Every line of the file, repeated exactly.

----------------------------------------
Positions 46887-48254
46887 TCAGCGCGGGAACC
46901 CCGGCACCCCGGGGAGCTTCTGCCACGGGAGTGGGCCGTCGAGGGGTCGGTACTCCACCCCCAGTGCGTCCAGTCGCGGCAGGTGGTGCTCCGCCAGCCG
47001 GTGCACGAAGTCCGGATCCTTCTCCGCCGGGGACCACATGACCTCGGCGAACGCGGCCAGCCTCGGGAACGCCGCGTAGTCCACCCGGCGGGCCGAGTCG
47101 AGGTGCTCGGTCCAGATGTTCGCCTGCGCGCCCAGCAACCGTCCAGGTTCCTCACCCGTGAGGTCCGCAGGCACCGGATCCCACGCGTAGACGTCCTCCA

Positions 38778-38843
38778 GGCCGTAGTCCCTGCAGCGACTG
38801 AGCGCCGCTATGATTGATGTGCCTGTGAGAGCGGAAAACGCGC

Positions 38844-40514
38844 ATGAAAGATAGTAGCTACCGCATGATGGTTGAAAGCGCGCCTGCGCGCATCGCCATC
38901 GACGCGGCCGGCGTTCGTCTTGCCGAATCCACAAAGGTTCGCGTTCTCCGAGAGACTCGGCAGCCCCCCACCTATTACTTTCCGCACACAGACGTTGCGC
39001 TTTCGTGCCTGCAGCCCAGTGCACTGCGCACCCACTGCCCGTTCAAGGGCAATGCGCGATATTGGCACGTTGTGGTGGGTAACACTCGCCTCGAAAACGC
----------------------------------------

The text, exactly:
Positions 46887-48254
46887 TCAGCGCGGGAACC
46901 CCGGCACCCCGGGGAGCTTCTGCCACGGGAGTGGGCCGTCGAGGGGTCGGTACTCCACCCCCAGTGCGTCCAGTCGCGGCAGGTGGTGCTCCGCCAGCCG
47001 GTGCACGAAGTCCGGATCCTTCTCCGCCGGGGACCACATGACCTCGGCGAACGCGGCCAGCCTCGGGAACGCCGCGTAGTCCACCCGGCGGGCCGAGTCG
47101 AGGTGCTCGGTCCAGATGTTCGCCTGCGCGCCCAGCAACCGTCCAGGTTCCTCACCCGTGAGGTCCGCAGGCACCGGATCCCACGCGTAGACGTCCTCCA

Positions 38778-38843
38778 GGCCGTAGTCCCTGCAGCGACTG
38801 AGCGCCGCTATGATTGATGTGCCTGTGAGAGCGGAAAACGCGC

Positions 38844-40514
38844 ATGAAAGATAGTAGCTACCGCATGATGGTTGAAAGCGCGCCTGCGCGCATCGCCATC
38901 GACGCGGCCGGCGTTCGTCTTGCCGAATCCACAAAGGTTCGCGTTCTCCGAGAGACTCGGCAGCCCCCCACCTATTACTTTCCGCACACAGACGTTGCGC
39001 TTTCGTGCCTGCAGCCCAGTGCACTGCGCACCCACTGCCCGTTCAAGGGCAATGCGCGATATTGGCACGTTGTGGTGGGTAACACTCGCCTCGAAAACGC